Music Therapy: Not an Ordinary Form of Treatment
Music Therapy: Not an Ordinary Form of Treatment
  • Reporter Chung Sung-joon
  • 승인 2014.11.19 11:06
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Music, existing in numerous different forms, has become a part of our lives -most people feel “awkward” and “empty” in places with utter silence. Some people often use certain music as a stimulus to bring out particular feelings such as excitement or to create an environment filled with serendipity, while others use it merely to relieve stress. In fact, these “uses” of music have been taken into account and professionally adopted into a form of medical therapy to deal with health issues that are “untreatable” by ordinary treatments. 
Music therapy is given to a certain group of people who have cognitive, social, emotional or even physical deficits to calm their minds down, to bring out their positive mood and to reduce stress that has been accumulated for a fairly long time. Unlike any other forms of treatment such as pills prescribed by doctors, music therapy does not have any harmful or negative side effects, meaning that it can be given to ordinary, healthy people as well. However, it is important to note that certain music can lead to agitation or stress and music therapy as a sole treatment for severe illnesses is not recommended.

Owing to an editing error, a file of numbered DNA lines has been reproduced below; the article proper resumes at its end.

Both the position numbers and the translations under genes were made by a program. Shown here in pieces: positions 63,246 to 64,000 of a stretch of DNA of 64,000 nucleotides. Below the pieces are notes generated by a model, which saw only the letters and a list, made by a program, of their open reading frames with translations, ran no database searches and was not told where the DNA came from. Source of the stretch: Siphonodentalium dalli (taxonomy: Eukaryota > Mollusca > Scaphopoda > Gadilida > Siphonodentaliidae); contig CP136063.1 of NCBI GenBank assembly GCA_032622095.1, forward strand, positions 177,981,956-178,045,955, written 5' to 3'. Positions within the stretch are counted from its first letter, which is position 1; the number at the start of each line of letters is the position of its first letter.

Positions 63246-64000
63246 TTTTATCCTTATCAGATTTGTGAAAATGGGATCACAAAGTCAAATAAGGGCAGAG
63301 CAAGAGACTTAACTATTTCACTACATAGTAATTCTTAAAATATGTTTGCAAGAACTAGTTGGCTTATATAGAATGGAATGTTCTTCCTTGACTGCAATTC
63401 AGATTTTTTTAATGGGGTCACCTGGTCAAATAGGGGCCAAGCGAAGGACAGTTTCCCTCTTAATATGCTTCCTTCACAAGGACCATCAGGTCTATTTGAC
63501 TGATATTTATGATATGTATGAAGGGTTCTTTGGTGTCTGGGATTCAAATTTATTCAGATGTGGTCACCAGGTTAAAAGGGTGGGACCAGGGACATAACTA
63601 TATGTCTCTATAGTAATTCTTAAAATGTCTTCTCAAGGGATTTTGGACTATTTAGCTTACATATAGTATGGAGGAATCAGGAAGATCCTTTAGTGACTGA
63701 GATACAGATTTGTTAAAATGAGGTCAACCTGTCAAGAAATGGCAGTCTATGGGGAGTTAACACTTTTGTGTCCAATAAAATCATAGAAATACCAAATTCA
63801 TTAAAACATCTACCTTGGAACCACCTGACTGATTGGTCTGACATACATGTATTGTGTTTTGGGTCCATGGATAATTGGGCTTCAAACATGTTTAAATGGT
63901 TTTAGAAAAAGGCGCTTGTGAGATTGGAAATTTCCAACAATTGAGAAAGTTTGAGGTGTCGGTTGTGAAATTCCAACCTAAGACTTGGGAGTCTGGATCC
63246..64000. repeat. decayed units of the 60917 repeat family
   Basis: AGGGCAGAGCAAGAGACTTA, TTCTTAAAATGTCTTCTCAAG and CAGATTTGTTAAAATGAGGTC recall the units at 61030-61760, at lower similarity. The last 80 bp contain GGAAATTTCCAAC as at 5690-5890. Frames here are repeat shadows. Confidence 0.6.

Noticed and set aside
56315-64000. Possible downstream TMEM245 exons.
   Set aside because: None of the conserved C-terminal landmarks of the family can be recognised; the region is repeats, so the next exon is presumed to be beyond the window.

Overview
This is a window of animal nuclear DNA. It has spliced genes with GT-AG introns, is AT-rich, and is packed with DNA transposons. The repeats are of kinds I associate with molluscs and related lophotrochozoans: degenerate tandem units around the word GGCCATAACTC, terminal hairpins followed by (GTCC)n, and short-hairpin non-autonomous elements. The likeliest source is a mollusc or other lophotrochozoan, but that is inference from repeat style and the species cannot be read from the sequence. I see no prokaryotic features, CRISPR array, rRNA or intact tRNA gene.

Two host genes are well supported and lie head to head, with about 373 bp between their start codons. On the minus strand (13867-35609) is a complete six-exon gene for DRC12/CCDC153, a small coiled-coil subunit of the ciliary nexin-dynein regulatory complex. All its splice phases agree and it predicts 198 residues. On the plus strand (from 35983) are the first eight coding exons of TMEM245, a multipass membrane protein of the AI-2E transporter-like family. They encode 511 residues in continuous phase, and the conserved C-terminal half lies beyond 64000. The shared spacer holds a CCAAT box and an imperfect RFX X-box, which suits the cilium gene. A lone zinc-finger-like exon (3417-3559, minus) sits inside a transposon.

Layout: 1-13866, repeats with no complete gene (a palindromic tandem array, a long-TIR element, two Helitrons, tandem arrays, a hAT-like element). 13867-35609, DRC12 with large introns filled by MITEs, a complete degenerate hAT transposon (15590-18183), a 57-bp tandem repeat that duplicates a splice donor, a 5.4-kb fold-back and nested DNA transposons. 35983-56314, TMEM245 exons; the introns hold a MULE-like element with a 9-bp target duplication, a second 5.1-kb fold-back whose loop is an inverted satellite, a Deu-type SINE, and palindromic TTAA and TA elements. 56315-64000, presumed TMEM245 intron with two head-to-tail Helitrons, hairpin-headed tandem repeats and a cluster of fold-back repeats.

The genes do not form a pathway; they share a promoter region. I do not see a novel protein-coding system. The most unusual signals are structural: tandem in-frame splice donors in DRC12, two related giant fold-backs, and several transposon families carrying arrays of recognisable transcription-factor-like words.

Music is used as a tool to “communicate” and form a relationship with the patient. Depending on the patient’s type of illness, both mental and physical, a music therapist sets an objective for the particular patient. Apart from just listening, the patient is asked to sing, play musical instruments, dance or even attempt to compose to bring out multiple effects that amplify one another. For example, learning to play a musical instrument develops motor skills and a sense of coordination while singing highlights rhythm and breath control as well as intellectual development. Music’s ability to intensify positive emotions and feelings is one of the many reasons why it is truly effective to those who regularly suffer from depression, anxiety and frequent mood-swings. Some patients who are hiding their true-self, afraid to speak out their fears, are calmed down by controlling their rapid breathing rate through music.
It is scientifically proven that music beats do influence our brainwaves; specifically, they cause brainwaves to synchronize with the beat, causing the two to be in resonance. For instance, powerful and fast beats induce the listener to be more alert, brought about by sharper levels of concentration. Oppositely, slower and milder rhythms create a serene ambience that calms the listener. In a similar manner, music affects heart and breathing rate, ultimately leading to an activation of the relaxation response. Many studies show that music therapy promotes comfort, pain relief and relaxation, improving the quality of life merely by influencing moods and feelings which, in turn, give positive impact via a mechanism that no one has fully understood.
Although the science behind music therapy is not yet completely known, music does have a positive influence on us. It is music therapists’ task to look for the actual mechanism that occurs in the body to make a more effective, full use of music as a means of treatment in the future.